Scots firms urged to make voices heard ahead of post-Brexit trade talks

5 September 2018, 07:17


Scots companies are being urged to play their part in drawing up new trade agreements in the wake of Brexit.

UK Trade Policy Minister George Hollingbery made the plea ahead of a visit to Edinburgh to speak to business leaders and others about the new opportunities quitting the European Union could bring the UK.

Last year, Scotland exported £6 billion of goods to the US, Australia, New Zealand and the other Trans Pacific partnership countries.

Sales to these nations - which also include Chile, Japan, Malaysia and Mexico - account for £1 in every £5 of Scottish exports, with Mr Hollingbery stressing the UK Government's commitment to establish new trade deals with "key partners".

The UK Government minister said: "For the first time in over 40 years we will be able to determine the terms of our trade. That means new trade agreements with our key partners, as well as putting the UK at the heart of the world's fastest-growing regions such as Asia.

"We are committed to forging new trading relationships that create jobs, boost our vital industries and benefit consumers across the whole of the UK. I am delighted to visit Edinburgh today, urging people across Scotland to seize the opportunities in front of them and make their voices heard.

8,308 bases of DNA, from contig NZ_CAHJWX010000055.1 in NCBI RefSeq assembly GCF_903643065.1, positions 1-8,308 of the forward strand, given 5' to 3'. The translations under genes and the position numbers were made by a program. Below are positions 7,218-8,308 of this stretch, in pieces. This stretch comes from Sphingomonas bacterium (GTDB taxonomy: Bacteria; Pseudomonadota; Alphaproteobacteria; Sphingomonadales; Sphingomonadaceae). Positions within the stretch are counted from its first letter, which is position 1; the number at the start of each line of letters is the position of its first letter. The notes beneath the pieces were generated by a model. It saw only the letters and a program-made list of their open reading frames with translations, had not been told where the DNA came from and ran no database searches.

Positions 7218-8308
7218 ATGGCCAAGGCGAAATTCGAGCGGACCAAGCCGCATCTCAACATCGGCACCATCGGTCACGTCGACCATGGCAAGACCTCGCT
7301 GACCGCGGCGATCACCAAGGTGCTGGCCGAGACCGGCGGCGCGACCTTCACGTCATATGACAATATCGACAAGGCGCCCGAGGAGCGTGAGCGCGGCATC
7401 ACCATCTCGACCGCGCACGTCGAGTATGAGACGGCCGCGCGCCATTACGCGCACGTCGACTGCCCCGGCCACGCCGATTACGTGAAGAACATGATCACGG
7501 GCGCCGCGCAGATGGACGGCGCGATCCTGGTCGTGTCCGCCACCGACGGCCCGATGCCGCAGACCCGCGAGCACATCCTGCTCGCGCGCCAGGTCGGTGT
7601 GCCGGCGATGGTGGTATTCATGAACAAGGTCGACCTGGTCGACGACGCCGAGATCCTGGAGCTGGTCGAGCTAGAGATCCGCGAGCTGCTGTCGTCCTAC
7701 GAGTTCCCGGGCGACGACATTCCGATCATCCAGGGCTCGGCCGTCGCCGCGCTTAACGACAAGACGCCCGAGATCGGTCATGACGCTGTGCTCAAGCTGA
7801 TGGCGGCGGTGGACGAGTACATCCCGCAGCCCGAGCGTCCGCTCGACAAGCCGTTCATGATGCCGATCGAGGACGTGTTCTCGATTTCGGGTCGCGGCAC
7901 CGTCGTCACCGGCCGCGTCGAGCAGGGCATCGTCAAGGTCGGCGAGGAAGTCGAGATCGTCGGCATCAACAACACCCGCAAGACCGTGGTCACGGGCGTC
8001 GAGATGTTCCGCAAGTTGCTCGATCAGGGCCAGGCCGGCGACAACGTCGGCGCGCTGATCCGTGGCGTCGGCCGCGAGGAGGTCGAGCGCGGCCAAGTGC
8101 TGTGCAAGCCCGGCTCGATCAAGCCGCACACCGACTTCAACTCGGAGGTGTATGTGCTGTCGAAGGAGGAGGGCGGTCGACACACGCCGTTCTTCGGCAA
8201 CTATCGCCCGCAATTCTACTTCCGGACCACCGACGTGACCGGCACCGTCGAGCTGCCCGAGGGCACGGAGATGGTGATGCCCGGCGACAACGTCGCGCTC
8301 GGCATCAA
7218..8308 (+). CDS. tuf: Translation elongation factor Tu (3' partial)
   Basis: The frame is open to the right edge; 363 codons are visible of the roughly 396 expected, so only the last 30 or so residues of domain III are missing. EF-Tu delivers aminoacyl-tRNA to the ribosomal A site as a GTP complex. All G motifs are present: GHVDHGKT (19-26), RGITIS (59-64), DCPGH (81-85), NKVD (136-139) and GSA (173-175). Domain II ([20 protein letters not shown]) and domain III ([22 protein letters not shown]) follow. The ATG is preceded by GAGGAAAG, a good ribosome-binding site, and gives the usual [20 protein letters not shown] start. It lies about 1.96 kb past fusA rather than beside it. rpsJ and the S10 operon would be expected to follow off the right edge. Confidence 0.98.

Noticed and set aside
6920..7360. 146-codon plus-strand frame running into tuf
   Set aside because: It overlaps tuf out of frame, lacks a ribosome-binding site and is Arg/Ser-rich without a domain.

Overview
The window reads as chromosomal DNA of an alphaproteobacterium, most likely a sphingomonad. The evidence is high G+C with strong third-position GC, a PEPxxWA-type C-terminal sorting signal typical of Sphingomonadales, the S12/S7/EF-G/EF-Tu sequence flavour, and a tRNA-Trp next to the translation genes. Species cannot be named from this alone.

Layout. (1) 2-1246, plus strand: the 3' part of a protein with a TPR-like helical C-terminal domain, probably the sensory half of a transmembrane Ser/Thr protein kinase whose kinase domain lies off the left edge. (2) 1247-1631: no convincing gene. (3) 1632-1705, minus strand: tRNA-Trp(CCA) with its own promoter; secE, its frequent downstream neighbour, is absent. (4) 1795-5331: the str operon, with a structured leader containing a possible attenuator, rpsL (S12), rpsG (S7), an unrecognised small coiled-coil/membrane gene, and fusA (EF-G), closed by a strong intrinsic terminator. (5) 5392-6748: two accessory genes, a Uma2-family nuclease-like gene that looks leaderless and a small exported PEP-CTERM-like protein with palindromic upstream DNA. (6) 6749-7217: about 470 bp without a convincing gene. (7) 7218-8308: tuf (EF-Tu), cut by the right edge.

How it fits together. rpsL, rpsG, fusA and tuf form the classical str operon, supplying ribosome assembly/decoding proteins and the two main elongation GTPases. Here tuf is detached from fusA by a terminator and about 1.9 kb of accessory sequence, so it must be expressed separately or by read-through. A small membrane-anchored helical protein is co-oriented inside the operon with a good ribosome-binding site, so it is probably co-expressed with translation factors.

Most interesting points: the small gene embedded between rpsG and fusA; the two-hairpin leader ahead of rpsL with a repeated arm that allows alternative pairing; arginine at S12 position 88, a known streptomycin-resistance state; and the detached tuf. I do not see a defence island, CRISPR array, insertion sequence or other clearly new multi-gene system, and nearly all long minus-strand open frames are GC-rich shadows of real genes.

"Now is the time for everyone to get around the table to have a constructive debate that put the needs of the Scottish people first."

His talks in Edinburgh will include the Scottish Council for Development and Industry (SCDI), who stressed the importance of business and civic leaders having their say.

Matt Lancashire, director of policy and public affairs at SCDI, said: "It is important that Scottish businesses and civic organisations have the opportunity to input into UK trade priorities for key markets, to support inclusive economic growth across Scotland.

"We will be encouraging our wider membership and key stakeholders to respond to the online consultations to ensure their views are heard."